The claimed error in the refusal of the court to correct the finding was not pursued in the plaintiff's brief and requires no consideration. Klahr v. Kostopoulos, 138 Conn. 653, 657.
The plaintiff claims that the conclusions of the trial court were not supported by the facts as set forth in the finding and corrected finding. Conclusions must be tested by the subordinate facts in the finding; Vitale v. Gargiulo, 144 Conn. 359, 364; and not by the evidence. Osuch v. Osuch, 146 Conn. 90, 92. The court found that there were two agreements, one for an exclusive sale and the other for an exclusive agency, drawn at the same time and place by the plaintiff's agent. The difference between an agreement for an exclusive sale and an agreement for an exclusive agency is well known. Harris v. McPherson, 97 Conn. 164, 167. The court concluded that the two agreements should be read together and considered as one contract.
A judgment rendered upon facts found will not be reversed or set aside unless some erroneous rule of law material to the case has been applied, or unless a conclusion has been reached, or an inference drawn, from a fact, many facts, or the facts found, which affects the judgment rendered in material degree and is legally or logically inconsistent with that or those facts, or is illogical or unsound, or so violative of the plain rules of reason, as to be unwarranted in law. Farkas v. Halliwell, 136 Conn. 440, 443.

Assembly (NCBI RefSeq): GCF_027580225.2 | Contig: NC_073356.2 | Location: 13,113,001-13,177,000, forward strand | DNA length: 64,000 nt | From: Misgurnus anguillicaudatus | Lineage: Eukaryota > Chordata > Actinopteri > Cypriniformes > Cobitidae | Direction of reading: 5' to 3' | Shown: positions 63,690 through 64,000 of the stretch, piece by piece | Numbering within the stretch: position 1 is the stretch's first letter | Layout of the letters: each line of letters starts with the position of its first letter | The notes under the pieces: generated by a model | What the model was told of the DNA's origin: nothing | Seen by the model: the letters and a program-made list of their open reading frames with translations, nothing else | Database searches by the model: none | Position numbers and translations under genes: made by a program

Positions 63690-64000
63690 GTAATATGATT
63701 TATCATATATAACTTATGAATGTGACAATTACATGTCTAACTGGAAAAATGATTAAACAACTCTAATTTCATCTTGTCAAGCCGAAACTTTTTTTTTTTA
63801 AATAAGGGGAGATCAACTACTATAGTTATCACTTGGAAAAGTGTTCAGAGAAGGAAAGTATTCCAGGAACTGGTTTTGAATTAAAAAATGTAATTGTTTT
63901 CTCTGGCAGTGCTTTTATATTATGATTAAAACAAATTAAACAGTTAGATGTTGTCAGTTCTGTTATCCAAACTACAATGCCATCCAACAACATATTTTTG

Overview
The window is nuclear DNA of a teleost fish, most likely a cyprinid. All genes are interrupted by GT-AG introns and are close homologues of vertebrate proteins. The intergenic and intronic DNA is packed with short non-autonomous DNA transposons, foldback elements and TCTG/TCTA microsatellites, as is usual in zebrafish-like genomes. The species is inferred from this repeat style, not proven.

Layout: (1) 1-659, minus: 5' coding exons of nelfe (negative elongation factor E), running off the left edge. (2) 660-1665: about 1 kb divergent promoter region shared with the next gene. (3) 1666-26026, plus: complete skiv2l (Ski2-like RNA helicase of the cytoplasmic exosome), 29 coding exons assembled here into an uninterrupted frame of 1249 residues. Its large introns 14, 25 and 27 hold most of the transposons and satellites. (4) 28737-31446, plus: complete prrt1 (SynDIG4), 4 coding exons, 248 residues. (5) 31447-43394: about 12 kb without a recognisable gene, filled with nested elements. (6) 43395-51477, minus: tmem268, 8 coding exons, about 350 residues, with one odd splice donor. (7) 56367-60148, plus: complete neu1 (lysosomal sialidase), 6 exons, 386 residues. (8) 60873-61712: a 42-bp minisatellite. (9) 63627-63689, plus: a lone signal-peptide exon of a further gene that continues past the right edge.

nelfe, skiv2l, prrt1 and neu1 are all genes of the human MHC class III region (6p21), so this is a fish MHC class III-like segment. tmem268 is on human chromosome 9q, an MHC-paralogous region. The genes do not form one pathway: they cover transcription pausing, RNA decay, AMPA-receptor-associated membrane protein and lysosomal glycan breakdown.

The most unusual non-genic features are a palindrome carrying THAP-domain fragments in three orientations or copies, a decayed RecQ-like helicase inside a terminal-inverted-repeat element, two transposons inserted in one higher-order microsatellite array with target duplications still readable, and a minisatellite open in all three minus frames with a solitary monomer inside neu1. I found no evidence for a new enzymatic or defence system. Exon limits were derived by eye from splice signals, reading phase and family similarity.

As a general rule, where several instruments are made as part of one transaction, they will be read together, and each will be construed with reference to the others. 17 C.J.S., Contracts, § 298; 4 Williston, Contracts (3d Ed.) p. 904. Thus considered, the contract contains an ambiguity as to whether it is a contract of exclusive sale or exclusive agency. "`If there be doubt as to the true meaning of a written contract and one of the parties be responsible for the terms employed, it is both just and reasonable that it should be construed most strongly against that party. . . . It must also be kept in mind that, when a written contract is entirely prepared by one of the parties, and accepted, as thus prepared, by the other, any doubt as to the meaning of its provisions is to be resolved against the party preparing it.'" Severson v. Fleck, 148 F. Sup. 760, 764. The contract in the instant case was prepared by the plaintiff's agent. Therefore, any ambiguity or uncertainty which exists should be construed most strongly against the plaintiff. Ibid.; Wall v. Wason, 146 Conn. 32, 36; Beach v. Beach, 141 Conn. 583, 593; Dorne v. Williams, 140 Conn. 193, 201; Macurdy v. Carver, 328 Mass. 434, 435. In concluding that there was one ambiguous contract which was to be construed against the plaintiff, the trial court reached conclusions which were legally and logically consistent with the fact found.
The plaintiff's argument that a broker's contract need not be in writing is sound, but we must dispose of this case on the theory on which it was pleaded and tried to the trial court. Maltbie, Conn. App. Proc. § 42.